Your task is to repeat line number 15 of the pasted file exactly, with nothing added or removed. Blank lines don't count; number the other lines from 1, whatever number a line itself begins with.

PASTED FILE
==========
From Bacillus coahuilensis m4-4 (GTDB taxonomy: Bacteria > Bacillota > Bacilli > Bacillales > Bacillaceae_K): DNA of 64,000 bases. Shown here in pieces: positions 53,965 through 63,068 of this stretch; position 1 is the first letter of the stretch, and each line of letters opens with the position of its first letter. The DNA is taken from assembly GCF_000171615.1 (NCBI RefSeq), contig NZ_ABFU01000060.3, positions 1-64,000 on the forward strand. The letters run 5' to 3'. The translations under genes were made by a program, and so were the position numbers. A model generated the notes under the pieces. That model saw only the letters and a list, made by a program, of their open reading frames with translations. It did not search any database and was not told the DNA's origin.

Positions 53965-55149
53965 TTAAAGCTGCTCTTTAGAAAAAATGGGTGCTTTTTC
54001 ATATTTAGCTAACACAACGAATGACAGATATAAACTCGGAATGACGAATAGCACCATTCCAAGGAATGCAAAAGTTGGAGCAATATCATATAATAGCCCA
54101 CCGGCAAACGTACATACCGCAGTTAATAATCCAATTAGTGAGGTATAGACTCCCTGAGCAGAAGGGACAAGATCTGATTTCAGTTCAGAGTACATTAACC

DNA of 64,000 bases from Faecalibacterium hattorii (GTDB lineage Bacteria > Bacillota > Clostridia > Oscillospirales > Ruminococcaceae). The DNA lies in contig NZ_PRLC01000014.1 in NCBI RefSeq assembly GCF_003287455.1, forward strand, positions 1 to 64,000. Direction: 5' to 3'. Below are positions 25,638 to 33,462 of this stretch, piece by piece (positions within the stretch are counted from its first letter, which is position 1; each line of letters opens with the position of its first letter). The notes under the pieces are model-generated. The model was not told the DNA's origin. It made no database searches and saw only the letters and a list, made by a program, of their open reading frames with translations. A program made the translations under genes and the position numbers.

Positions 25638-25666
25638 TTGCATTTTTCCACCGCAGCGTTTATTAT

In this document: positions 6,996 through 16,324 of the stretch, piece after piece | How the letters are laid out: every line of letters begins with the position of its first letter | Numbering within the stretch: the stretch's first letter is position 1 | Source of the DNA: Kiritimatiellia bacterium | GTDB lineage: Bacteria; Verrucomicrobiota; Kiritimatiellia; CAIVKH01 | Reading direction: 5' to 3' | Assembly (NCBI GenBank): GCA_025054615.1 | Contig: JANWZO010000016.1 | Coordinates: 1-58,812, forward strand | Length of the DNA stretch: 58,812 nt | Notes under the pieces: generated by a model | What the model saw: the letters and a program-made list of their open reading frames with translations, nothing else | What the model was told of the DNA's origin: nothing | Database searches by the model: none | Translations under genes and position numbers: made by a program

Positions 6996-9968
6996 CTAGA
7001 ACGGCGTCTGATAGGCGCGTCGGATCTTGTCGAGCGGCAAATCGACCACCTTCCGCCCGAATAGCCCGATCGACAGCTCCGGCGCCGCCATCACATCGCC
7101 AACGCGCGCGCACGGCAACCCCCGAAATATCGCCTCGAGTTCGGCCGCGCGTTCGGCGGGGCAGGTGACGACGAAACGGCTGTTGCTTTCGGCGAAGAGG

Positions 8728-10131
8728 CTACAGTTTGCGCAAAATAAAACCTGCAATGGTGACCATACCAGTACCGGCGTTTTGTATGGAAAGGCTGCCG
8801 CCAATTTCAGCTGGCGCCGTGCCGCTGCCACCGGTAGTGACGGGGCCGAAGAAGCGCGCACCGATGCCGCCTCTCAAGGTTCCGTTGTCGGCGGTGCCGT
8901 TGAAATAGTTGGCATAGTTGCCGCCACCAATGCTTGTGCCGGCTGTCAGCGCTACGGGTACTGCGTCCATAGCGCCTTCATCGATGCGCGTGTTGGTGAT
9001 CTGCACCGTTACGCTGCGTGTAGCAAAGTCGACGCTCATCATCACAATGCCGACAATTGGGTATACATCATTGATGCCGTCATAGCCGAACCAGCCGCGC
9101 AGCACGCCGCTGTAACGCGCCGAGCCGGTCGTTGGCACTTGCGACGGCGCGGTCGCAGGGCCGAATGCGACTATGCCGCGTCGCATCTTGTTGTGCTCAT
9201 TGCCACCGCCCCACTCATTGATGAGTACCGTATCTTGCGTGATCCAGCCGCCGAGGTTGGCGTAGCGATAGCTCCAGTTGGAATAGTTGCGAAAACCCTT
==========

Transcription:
8728 CTACAGTTTGCGCAAAATAAAACCTGCAATGGTGACCATACCAGTACCGGCGTTTTGTATGGAAAGGCTGCCG